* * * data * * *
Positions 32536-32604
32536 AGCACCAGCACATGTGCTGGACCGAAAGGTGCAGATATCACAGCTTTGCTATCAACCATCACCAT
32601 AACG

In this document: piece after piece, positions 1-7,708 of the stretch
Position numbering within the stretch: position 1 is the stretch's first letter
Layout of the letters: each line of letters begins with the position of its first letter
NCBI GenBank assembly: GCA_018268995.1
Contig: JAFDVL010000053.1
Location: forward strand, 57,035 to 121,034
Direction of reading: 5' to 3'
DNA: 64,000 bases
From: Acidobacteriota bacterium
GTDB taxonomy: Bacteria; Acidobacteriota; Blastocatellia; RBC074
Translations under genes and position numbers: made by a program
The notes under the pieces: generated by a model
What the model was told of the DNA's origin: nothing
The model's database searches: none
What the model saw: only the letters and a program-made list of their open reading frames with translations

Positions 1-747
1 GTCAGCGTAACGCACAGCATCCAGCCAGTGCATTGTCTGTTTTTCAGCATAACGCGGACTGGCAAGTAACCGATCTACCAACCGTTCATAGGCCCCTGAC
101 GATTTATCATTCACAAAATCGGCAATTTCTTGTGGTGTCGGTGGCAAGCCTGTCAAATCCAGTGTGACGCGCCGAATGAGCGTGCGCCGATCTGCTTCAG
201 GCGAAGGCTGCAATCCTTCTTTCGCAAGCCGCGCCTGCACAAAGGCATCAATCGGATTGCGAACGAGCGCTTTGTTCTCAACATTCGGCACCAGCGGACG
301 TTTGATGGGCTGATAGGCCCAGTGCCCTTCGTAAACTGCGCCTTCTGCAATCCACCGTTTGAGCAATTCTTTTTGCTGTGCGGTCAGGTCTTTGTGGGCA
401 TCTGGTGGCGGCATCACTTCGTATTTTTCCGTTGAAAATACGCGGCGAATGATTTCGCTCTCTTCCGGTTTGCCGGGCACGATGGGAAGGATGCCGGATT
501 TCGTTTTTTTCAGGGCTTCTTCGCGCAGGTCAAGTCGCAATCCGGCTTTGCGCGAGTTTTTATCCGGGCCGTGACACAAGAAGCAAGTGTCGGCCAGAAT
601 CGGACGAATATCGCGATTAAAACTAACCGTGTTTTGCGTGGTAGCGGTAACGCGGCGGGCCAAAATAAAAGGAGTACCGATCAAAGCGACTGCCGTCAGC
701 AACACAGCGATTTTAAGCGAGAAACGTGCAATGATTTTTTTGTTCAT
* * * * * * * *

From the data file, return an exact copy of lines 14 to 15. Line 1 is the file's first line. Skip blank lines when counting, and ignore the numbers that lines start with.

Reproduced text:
Translations under genes and position numbers: made by a program
The notes under the pieces: generated by a model